Dublin man who 'brought knuckle duster' to savage beating of young man gets jail term cut
A man believed to have brought a knuckle duster and hurley to the beating of a young man in Ballymun has had his jail term cut on appeal.
Glen Kiely (29), of Balcurris Park West, Ballymun, had pleaded guilty at Dublin Circuit Criminal Court to violent disorder at Balbutcher Lane, Ballymun on November 27, 2013.
He was sentenced to three-and-a-half years in prison with the final 12 months suspended by Judge Patricia Ryan on October 19, 2015.
Kiely successfully appealed his sentence today, and the Court of Appeal accordingly increased the suspended period of his sentence by 12 months.
Giving judgment in the three-judge court, Mr Justice Garrett Sheehan said that on the occasion in question a young man was attacked by three men including Kiely who was believed to be carrying a knuckle duster and hurley which was thrown at the injured party.
The injured party, who later refused to make a complaint to gardai, received a "severe beating", Mr Justice Sheehan said.
There was evidence before the sentencing court that Kiely had made huge efforts to overcome his addiction. He had secured a work placement at the Dogs Trust and had completed a drugs detoxification programme.
His barrister, Luigi Rae BL, submitted that the sentencing judge failed to have any regard to the successful progress Kiely had made as well as his efforts to seek employment and accommodation for his partner and children.
Mr Rae relied on a number of cases, including 'Jennings', in which it was held that a time comes in sentencing when a court detects it could be make or break time for an offender.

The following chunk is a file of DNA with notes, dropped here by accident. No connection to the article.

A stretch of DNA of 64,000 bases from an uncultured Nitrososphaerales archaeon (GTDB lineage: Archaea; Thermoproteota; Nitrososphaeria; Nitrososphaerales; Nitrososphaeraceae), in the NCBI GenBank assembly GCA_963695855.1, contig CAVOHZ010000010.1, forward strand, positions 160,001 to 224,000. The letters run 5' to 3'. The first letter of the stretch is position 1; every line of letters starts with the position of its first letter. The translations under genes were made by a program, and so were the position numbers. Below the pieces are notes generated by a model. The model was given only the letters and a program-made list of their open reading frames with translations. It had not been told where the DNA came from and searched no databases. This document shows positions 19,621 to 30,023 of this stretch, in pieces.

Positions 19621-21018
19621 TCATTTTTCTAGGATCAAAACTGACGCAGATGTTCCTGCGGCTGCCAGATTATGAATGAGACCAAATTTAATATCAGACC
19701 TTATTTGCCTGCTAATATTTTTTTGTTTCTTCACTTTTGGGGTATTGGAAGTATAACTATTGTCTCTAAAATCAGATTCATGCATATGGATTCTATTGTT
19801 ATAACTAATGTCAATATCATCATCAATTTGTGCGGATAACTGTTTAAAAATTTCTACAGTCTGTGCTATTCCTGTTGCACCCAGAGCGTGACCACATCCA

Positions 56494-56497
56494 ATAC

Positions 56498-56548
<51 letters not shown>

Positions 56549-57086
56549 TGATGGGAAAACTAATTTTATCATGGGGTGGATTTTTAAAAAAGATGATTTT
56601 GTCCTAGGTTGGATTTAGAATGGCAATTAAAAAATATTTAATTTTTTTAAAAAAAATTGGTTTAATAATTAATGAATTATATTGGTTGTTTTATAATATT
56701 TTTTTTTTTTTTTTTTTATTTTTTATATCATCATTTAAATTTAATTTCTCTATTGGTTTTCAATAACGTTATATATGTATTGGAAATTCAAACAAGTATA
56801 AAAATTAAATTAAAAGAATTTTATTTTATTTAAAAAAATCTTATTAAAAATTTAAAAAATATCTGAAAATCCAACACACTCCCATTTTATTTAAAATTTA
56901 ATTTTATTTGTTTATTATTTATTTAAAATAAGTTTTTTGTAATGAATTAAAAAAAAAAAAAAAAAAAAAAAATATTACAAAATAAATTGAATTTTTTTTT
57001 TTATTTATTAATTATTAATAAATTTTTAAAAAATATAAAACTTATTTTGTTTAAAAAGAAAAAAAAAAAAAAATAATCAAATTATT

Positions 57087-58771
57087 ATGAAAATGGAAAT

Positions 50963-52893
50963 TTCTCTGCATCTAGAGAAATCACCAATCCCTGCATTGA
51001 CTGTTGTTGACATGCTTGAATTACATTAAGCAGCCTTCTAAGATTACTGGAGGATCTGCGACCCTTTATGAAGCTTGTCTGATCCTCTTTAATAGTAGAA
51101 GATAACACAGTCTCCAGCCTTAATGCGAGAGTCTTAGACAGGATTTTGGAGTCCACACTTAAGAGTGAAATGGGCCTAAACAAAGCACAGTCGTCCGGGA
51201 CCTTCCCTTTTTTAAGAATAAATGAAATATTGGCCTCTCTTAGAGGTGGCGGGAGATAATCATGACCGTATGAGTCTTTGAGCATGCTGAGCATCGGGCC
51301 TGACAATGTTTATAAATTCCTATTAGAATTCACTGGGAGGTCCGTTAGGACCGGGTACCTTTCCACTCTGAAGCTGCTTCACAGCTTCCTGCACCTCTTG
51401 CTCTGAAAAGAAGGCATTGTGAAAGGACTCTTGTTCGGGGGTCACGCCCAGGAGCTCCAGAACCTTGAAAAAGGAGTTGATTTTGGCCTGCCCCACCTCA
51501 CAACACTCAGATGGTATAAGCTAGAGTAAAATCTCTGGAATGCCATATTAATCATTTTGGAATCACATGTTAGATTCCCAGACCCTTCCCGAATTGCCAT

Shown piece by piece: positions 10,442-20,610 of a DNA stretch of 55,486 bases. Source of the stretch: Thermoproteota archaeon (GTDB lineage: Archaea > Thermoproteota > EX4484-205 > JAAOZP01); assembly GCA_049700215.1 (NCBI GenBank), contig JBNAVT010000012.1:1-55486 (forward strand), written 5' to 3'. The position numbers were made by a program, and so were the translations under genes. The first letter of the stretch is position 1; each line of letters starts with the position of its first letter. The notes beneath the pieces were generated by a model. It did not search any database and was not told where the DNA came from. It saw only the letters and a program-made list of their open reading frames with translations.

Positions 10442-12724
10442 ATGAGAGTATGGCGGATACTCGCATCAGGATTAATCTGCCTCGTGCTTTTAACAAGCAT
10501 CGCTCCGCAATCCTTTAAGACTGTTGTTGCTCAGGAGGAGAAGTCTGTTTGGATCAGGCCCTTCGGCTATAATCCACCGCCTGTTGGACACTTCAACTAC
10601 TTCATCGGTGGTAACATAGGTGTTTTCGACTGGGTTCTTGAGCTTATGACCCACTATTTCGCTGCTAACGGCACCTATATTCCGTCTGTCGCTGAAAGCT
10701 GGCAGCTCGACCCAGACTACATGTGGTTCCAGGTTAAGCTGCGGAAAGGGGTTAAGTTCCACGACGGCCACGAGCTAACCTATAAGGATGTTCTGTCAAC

Mr Justice Sheehan said Kiely had 47 previous convictions and appeared to have made significant progress by the time he came to be sentenced. It may have been both in the interests of society and crime reduction for him to be trusted, the judge said.
On the other hand, he said, it was open to the judge to impose the sentence that was imposed and the court did not find an error in this regard.
However, the Court of Appeal was unable to identify the sentencing judge's starting point and where on the scale she located the offence. It was not appropriate to have to speculate on what headline sentence the judge had in mind, Mr Justice Sheehan said.
Accordingly, the court found an error in the judge's approach and also held that insufficient credit was given for what both parties agreed was significant mitigation.
Kiely continued to make progress, has employment available on release and was in a position where he wanted to assume a proper and responsible role as father to his children.
Mr Justice Sheehan, who sat with Mr Justice Alan Mahon and Mr Justice John Edwards, said the court would increase the suspended period of the sentence by 12 months.
This means Kiely must be of good behaviour for two years post-release and if he is not, he will be returned to prison for two years, the judge said.
Kiely was required to enter into a good behaviour bond for the suspended period and he undertook to be so bound.